Thomas Isaac
Thomas Isaac
(604) 691-6108
(604) 691-6120
885 West Georgia St, Suite 2200, HSBC Bldg, Vancouver, BC
Year called to bar: 2001 (BC); 2006 (AB); 2003 (NT); 2003 (NU); 2001 (NB); 2010 (YK)
Tom Isaac is a nationally recognized authority in the area of Aboriginal law, advising business and government clients across Canada on Aboriginal legal matters and related environmental assessments, negotiations, and regulatory and constitutional issues. Tom has served as the Minister’s Special Representative (MSR) to the Minister of Indigenous and Northern Affairs regarding a Section 35 Métis Rights and Reconciliation Framework and a reconciliation approach for the Supreme Court of Canada’s decision in Manitoba Métis Federation v. Canada, and as the MSR to the Minister of Indigenous and Northern Affairs and the premier of the Northwest Territories regarding the Akaitcho Dene and NWT Métis Nation negotiations in the Northwest Territories. Tom authored the authoritative Aboriginal Law, fifth edition. His published works have been cited with approval by the Supreme Court of Canada and other courts. He has appeared before the Supreme Court of Canada and numerous other courts and tribunals across Canada. Calls to the Bar: Alberta, 2006; Northwest Territories, 2003; Nunavut, 2003; British Columbia, 2001; New Brunswick, 2001–07; Yukon, 2010; Ontario, 2019; Saskatchewan, 2019. In 2018, Tom was honoured as one of the nation’s Top 25 Most Influential Lawyers by Canadian Lawyer Magazine.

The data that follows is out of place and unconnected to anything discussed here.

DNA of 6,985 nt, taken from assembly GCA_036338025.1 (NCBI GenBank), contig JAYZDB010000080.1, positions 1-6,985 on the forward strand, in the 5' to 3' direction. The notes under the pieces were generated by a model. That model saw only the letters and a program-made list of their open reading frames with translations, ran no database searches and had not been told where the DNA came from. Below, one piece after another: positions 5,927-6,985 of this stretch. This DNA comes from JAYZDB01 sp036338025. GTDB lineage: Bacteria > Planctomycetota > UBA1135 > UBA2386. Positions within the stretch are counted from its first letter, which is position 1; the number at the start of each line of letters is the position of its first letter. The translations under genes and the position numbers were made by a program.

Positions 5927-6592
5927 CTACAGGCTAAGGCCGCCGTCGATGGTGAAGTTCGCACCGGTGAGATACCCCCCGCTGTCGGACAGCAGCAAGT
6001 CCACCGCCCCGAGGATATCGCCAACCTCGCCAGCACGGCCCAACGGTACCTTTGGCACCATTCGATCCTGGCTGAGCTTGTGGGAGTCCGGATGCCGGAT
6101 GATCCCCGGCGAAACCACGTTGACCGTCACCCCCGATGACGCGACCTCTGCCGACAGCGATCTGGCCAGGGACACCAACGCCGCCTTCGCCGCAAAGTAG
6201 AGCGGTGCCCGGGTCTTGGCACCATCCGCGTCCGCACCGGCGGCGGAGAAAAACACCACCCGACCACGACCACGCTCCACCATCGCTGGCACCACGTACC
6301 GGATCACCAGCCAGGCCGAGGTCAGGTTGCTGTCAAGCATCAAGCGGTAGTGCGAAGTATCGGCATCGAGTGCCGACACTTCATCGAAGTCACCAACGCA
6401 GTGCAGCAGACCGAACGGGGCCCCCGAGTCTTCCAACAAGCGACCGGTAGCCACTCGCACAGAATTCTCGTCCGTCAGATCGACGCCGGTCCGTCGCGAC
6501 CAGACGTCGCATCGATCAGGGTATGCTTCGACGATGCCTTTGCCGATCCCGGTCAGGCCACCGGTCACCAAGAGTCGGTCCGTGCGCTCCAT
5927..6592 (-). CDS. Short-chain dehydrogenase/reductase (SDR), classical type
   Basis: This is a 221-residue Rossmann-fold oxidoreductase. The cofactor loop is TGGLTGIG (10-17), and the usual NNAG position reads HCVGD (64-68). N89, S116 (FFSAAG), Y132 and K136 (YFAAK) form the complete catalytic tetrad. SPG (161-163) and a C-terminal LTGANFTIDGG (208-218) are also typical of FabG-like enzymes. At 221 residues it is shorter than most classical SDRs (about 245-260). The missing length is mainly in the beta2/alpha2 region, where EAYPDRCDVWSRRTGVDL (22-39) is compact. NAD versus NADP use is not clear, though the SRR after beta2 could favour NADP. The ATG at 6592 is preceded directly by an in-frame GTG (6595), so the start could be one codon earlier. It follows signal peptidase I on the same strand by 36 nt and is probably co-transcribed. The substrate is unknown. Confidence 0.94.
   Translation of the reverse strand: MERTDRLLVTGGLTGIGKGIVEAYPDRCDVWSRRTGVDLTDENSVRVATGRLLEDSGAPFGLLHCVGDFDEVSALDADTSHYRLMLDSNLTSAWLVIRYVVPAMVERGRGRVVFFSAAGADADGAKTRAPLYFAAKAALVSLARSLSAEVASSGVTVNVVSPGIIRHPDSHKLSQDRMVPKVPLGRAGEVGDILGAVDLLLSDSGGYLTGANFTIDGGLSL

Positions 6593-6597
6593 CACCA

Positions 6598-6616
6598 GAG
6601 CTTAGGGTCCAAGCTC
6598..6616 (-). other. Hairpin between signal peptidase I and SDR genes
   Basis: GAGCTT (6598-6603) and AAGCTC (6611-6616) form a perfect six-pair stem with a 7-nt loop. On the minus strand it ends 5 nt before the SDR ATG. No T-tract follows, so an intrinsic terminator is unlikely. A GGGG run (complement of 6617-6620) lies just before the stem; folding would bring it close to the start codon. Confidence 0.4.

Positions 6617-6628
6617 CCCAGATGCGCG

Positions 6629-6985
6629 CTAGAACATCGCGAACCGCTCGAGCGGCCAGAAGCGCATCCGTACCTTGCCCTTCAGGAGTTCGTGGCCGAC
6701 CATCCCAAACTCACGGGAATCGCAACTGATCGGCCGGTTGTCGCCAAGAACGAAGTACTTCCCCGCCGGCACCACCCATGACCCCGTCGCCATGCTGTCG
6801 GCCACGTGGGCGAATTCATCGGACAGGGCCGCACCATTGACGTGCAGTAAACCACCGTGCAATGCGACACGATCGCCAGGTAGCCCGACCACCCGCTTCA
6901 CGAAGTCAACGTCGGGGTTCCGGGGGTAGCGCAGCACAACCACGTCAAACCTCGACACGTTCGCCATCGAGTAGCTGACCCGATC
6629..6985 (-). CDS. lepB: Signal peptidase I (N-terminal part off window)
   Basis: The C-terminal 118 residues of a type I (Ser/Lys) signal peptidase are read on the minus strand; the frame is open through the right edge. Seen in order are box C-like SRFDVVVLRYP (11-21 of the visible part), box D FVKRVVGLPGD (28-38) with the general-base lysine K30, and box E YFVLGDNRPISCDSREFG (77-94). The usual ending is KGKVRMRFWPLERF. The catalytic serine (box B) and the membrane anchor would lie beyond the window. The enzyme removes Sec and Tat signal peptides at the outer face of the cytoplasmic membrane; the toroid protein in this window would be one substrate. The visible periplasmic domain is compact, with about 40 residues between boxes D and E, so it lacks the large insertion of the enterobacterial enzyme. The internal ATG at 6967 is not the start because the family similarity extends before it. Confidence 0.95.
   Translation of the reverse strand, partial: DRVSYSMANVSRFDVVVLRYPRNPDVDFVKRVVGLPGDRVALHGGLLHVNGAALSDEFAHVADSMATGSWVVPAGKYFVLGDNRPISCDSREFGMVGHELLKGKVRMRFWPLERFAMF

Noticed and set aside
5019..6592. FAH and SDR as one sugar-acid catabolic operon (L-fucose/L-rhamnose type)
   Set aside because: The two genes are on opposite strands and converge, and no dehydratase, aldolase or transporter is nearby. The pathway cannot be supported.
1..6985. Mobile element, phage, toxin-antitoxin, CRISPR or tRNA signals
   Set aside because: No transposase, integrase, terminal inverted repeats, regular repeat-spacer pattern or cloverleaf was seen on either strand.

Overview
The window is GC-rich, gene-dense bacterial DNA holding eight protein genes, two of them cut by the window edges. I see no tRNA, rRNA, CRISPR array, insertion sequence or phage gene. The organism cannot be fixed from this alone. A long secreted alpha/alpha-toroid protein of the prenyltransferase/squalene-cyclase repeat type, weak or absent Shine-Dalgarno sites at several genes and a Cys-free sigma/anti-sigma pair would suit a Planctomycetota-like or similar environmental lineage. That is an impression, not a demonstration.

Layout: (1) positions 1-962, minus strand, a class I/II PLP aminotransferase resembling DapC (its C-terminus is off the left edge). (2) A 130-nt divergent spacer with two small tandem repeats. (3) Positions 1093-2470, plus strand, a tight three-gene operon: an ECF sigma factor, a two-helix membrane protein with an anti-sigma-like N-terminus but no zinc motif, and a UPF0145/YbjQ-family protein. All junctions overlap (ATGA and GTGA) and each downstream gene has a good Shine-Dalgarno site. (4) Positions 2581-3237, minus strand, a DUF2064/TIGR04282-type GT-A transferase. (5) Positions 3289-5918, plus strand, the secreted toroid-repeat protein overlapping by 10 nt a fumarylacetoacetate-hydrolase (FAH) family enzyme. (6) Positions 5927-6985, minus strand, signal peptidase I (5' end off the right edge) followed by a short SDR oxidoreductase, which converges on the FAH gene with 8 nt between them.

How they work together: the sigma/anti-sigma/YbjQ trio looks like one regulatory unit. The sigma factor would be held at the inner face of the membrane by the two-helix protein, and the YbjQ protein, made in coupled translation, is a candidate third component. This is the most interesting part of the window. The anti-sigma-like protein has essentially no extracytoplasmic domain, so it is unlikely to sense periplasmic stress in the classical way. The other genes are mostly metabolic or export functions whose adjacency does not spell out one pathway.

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Even three years ago, a Starbucks customer wouldn’t have had to ask for a straw. Now? Sure. And it’s not just consumer-oriented businesses that have had to roll with the times and become more environmentally conscious; institutional investors and industry — including in the resource sector — are also having to get on board. “Corporate social responsibility is seen as an important business principle in project development,” says Thomas Isaac, a partner in Cassels Brock & Blackwell LLP in Vancouver, whose practice focuses on Aboriginal law as well as energy, and who typically acts for companies. If one turns the clock back even five years ago, Isaac says, there wasn’t the same degree of sensitivity to the impact of human behaviour on climate change, the environmental impact of mining or other resource-sector projects or to relationships with Indigenous peoples. Now these concerns are at the fore for companies and investors. “The world is changing very quickly.” What’s more, investors themselves are now being looked at as fiduciaries, says Kellie Johnston, a senior member of Norton Rose Fulbright LLP’s global risk advisory practice, from her Calgary office. She notes the UN initiative to ensure that institutional investors have fiduciary duties. “Investors are not only getting more and more interested in this, but there are looming regulations,” she says. In the European Union, new sustainability-related disclosure regulations will come into force in March 2021. “So, investors are now much more interested,” she says. Notably, in January, BlackRock, Inc., a major American global investment management corporation, pledged to change its investment approach after increased public scrutiny on its fossil fuel and private-prison holdings; BlackRock’s CEO, Larry Fink, even penned an open letter to other CEOs emphasizing the importance of sustainable investing, noting that “in the near future— and sooner than most anticipate — there will be a significant reallocation o
On November 17, 2017, U.S. Concrete, Inc. (U.S. Concrete) completed its acquisition of all of the issued and outstanding common shares of Polaris Materials Corp. (Polaris) by way of a court-approved plan of arrangement. The